The Bedson Building

(c) Newcastle University; Supplied by The Public Catalogue Foundation

The Bedson building, named after Professor Peter Bedson (1853-1943) Head of Chemistry, was built to house the growing number of students and researchers studying Chemistry at King’s College.  

The construction of the Bedson building was due to begin in 1939 however the outbreak of the Second World War saw plans grind to a sudden halt. Whilst the College did not have to give up its premises during this time, a considerable amount of research was carried out by the Chemistry Department towards the war effort.  

Permission to begin work on the new building was finally granted in 1946 and two new Chemistry Department wings were opened on 10th December 1949. These new additions were five storeys high to accommodate the further rise in student intake, over treble what it had been ten years earlier.  

Outside view of Bedson Building 1954, NUA/003573/14, Newcastle University Archives, Newcastle University Special Collections, GB 186

Further additions to the building were made in 1959 and included: a 300-seat Chemistry Lecture Theatre, laboratories and corridors with a floor finish in ‘Rhodesian teak wood block chosen for its rich appearance, durability and acid-resisting quality’. These were officially opened by H.R.H. Princess Margaret on 30th April 1959. 

Laboratory in Bedson Building 1954, NUA/003573/8,  Newcastle University Archives, Newcastle University Special Collections, GB 186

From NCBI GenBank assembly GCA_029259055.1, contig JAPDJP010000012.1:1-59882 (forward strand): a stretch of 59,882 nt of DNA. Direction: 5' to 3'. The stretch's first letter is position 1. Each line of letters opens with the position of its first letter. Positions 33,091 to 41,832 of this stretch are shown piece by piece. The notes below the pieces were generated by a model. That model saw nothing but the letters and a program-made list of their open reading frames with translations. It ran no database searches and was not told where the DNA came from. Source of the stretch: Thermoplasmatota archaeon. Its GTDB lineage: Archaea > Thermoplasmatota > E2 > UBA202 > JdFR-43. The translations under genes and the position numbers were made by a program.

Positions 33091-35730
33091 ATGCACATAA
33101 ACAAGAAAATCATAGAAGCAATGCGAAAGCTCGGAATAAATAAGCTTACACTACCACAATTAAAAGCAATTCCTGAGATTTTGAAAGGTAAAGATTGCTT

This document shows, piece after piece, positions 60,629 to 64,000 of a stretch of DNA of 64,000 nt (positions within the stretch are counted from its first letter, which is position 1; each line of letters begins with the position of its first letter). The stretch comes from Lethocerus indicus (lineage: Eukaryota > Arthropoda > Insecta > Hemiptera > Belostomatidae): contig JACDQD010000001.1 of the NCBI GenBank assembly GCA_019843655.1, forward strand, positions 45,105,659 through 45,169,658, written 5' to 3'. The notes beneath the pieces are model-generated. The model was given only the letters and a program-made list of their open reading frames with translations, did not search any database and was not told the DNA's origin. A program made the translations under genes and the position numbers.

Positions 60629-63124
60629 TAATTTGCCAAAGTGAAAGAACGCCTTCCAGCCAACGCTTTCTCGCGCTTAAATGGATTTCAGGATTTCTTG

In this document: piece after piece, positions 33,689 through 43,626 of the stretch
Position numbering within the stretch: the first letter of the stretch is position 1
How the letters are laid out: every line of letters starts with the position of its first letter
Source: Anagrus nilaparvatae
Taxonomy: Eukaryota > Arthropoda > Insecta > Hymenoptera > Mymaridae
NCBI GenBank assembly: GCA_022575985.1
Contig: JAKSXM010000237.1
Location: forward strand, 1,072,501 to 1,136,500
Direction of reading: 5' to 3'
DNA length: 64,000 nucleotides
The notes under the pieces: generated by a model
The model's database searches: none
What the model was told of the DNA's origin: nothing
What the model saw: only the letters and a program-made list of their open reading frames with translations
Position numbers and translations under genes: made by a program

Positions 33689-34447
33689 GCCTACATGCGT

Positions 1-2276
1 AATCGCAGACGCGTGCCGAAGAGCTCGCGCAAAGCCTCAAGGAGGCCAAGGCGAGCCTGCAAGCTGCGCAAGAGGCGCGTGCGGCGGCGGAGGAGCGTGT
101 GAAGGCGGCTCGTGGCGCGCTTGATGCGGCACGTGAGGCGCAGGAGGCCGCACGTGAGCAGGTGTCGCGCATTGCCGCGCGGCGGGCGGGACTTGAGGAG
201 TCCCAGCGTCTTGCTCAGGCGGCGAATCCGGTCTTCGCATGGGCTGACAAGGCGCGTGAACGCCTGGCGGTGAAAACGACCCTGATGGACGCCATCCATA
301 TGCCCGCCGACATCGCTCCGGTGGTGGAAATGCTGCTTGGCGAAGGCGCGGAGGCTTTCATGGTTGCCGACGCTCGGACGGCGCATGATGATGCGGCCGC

The refurbished Chemistry Department became home to many outstanding and pioneering chemists. Radiation chambers were later built specifically for Joseph Joshua Weiss, Professor of Radiation Chemistry from 1956, to continue his work on high energy radiation, and he went on to receive the Marie Cure Medal of the Curie Institute in 1970. Martin Fleischmann, perhaps best known for his controversial research into cold fusion, began his teaching career in electrochemistry at King’s College in 1950 and remained until 1967. Furthermore, James Baddiley, Professor of Organic Chemistry from 1954 to 1977, was awarded the Davy Medal in 1974 for ‘distinguished research on coenzyme A and studies of the constituents of bacterial cell walls’, and then knighted in 1977. 

Visit CollectionsCaptured to see more photographs of Newcastle University campus from the university archives.


Art UK (no date) Professor Peter Phillips Bedson. Available at:

McCord, Norman (2006) Newcastle University Past, Present and Future. Newcastle: Third Millennium Publishing. 

Newcastle University (2018) Our History. Available at:

Want to learn more about the history of Newcastle University campus? Why not explore all the articles in our Campus Tour blog series.

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